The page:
The year that Tony Gwynn hit .400

Here’s a treat for you. Following is a graph of Tony Gwynn‘s rolling batting average throughout his career for each 162-game period. The first data point is at his 162nd-career game and gives his batting average for his first 162 games.

Click on the image for a slightly larger version.

I’ve labeled many of the high and low points. Right away, you’ll notice that Gwynn hit .402 over a 162-game period ending in 1995. From July 27th 1993 through May 13, 1995, Gwynn appeared in 162 games, and had 704 plate appearances. He had 624 at-bats with 251 hits (.402 BA), as well as 15 HR, 100 RBI, 121 runs scored, a .457 OBP and a .563 SLG.

Other notes about the fabulous Mr. Gwynn:

  • It’s hard not to think of Ted Williams‘ 1941 at this point. That year, Williams batted .406 while leading the league with 37 HR, a .553 OBP, a .735 SLG, and a 235 OPS+. Gwynn was obviously not the same kind of hitter as Williams, never showing that same kind of power. Still over the 1994 season (all of which was encompassed in his .400 season) Gwynn had an OPS+ of 169, his career high. Gwynn also gets high marks for maintaining his average over 624 at-bats. In Williams’ season, he had only 456 at-bats thanks mainly to his very high walk total (and the fact that he didn’t play 162 games.)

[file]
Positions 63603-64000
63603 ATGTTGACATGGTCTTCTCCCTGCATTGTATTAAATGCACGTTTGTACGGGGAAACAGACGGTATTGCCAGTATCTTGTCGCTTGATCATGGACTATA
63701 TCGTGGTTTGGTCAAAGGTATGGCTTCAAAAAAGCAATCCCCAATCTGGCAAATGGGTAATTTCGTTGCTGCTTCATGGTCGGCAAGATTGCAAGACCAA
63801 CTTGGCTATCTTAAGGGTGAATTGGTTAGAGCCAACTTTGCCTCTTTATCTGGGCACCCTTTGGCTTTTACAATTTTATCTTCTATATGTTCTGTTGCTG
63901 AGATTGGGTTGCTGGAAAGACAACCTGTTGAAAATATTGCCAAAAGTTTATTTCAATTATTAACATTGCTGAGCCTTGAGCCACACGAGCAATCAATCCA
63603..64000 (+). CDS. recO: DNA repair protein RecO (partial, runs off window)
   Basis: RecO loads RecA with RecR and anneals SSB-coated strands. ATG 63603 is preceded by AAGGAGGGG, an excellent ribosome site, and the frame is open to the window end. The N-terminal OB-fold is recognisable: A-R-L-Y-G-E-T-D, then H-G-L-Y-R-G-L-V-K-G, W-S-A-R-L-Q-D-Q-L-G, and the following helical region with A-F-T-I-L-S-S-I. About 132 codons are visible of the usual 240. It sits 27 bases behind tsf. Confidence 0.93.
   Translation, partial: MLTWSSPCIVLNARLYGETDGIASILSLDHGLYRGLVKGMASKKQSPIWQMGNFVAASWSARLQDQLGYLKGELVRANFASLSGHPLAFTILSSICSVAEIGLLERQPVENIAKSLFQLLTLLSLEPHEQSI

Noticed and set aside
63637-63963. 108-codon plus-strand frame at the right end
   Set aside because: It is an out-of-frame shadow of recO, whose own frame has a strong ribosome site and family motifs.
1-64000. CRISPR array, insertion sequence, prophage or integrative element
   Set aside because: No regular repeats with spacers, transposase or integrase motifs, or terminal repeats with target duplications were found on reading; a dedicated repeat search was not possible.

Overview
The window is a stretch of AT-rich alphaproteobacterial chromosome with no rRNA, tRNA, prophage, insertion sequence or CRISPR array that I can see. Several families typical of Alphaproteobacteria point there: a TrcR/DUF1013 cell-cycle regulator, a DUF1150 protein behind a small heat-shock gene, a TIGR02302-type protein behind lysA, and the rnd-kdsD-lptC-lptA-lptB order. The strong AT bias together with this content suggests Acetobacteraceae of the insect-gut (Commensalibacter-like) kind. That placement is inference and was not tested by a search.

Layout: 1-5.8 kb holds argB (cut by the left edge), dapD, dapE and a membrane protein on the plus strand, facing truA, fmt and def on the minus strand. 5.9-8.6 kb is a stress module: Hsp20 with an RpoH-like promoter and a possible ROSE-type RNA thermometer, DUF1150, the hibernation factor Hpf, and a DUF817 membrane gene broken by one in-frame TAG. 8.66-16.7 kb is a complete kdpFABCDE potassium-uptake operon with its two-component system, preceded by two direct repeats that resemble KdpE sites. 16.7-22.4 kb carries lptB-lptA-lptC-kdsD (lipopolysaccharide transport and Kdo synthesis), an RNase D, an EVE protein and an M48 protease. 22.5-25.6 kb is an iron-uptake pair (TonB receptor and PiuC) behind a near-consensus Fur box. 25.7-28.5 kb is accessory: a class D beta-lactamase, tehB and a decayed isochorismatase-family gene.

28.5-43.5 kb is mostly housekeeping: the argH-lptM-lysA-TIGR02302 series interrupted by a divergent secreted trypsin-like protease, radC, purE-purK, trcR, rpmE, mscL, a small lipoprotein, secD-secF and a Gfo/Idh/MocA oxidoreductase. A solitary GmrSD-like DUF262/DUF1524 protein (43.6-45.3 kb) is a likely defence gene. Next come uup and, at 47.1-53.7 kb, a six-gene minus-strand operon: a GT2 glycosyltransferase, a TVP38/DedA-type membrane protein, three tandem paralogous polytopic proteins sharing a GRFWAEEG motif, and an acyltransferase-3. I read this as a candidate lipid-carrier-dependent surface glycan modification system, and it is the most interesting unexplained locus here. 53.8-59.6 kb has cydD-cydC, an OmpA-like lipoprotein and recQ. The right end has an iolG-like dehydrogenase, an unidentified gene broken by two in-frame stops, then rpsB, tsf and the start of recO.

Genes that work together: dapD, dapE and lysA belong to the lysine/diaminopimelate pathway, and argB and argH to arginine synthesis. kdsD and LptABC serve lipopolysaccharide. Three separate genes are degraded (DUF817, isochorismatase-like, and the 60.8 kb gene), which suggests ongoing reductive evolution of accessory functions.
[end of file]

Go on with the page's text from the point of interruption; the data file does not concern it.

• The lowest “rolling-162” batting average of Gwynn’s career was .290 (actually .28952), which he had after the game on August 1, 1992. His full stat line for the preceding 162, covering back to June 23, 1991, was 702 PAs, 639 at-bats, 8 HR, 51 RBI, 88 runs scored, with a slash line of .290/.348/.388. Decidedly un-Gwynnish, but a “worst” career line that hundreds of ballplayers would gladly take, especially the .348 OBP.
  • Dude closed out his career batting .343 in his final 162 games, slightly higher than his career mark of .338.
  • Those 251 hits Gwynn got over his .400 “season”–that’s an extremely high number. Ichiro had 262 in 2004 (with the benefit of 704 at-bats) and before that the last guy to have so many in a regular season (within a single year) was Bill Terry, with 254 in 1930.

 


Comments

The year that Tony Gwynn hit .400 — 63 Comments

  1. This post is interesting because Tony Gwynn really did have a shot at .400 when he batted .394 during the 1994 strike shortened season. To this day, I still think that Tony had the best shot at hitting .400 after Ted Williams. If it hadn’t had happened, I think he would have done it. It would have been close but Mr. Gwynn would have had a .400 season in my opinion.